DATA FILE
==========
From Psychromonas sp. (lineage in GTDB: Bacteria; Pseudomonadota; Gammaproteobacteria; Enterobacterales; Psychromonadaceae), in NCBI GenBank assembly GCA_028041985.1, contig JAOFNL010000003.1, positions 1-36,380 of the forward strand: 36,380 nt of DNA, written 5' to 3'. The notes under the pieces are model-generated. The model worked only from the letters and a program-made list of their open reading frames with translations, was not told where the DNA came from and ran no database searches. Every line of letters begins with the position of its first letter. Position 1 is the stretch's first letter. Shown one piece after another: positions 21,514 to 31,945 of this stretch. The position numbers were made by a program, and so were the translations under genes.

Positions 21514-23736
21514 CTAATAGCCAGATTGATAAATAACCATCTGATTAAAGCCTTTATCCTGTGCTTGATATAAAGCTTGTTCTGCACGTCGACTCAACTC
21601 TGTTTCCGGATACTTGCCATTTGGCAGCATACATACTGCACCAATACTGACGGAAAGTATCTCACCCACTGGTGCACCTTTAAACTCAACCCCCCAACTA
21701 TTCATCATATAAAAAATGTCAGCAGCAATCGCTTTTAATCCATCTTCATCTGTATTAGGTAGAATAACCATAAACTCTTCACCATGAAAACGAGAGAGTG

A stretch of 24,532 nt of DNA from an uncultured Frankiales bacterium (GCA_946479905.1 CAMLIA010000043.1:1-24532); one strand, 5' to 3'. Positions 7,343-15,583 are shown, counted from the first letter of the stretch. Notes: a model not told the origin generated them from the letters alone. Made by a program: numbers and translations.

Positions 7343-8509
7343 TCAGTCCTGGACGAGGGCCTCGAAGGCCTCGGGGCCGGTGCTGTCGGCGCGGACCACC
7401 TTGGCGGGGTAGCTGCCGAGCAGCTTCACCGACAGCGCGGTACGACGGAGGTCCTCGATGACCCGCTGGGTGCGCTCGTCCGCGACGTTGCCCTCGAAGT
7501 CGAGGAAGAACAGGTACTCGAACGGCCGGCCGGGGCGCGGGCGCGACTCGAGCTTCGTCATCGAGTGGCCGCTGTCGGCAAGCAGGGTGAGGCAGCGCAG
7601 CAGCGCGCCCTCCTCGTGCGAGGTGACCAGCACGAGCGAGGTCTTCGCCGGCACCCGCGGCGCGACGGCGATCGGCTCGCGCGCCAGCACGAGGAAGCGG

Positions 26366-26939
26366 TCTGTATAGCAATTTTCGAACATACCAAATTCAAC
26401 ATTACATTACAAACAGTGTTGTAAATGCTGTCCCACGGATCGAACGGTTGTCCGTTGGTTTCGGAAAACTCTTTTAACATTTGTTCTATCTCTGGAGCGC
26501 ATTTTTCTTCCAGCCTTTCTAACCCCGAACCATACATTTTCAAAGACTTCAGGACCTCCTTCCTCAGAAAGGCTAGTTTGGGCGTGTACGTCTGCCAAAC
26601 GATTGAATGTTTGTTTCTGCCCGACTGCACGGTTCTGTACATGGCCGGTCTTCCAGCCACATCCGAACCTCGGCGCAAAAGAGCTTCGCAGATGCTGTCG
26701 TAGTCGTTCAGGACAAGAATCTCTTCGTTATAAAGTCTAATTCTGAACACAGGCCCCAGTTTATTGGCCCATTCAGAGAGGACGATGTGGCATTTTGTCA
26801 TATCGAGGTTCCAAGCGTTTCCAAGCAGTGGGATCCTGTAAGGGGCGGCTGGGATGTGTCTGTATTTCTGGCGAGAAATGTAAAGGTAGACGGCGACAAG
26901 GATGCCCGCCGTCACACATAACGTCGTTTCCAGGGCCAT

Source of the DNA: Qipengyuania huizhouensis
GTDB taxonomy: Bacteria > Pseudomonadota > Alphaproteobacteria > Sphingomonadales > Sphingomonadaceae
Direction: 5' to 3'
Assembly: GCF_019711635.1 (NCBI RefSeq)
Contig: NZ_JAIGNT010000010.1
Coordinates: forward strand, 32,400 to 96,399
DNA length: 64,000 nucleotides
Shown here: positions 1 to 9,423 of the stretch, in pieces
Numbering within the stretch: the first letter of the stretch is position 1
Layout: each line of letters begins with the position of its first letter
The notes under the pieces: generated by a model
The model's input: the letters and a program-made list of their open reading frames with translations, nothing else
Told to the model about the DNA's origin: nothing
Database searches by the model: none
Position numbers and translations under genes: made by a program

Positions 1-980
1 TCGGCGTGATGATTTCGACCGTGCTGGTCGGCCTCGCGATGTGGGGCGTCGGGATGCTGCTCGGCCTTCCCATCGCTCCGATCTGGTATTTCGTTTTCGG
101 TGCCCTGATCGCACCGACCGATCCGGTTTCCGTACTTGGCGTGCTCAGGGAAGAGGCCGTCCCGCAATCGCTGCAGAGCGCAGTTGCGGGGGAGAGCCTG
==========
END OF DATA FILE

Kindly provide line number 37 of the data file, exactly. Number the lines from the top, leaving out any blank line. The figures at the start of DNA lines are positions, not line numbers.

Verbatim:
101 TGCCCTGATCGCACCGACCGATCCGGTTTCCGTACTTGGCGTGCTCAGGGAAGAGGCCGTCCCGCAATCGCTGCAGAGCGCAGTTGCGGGGGAGAGCCTG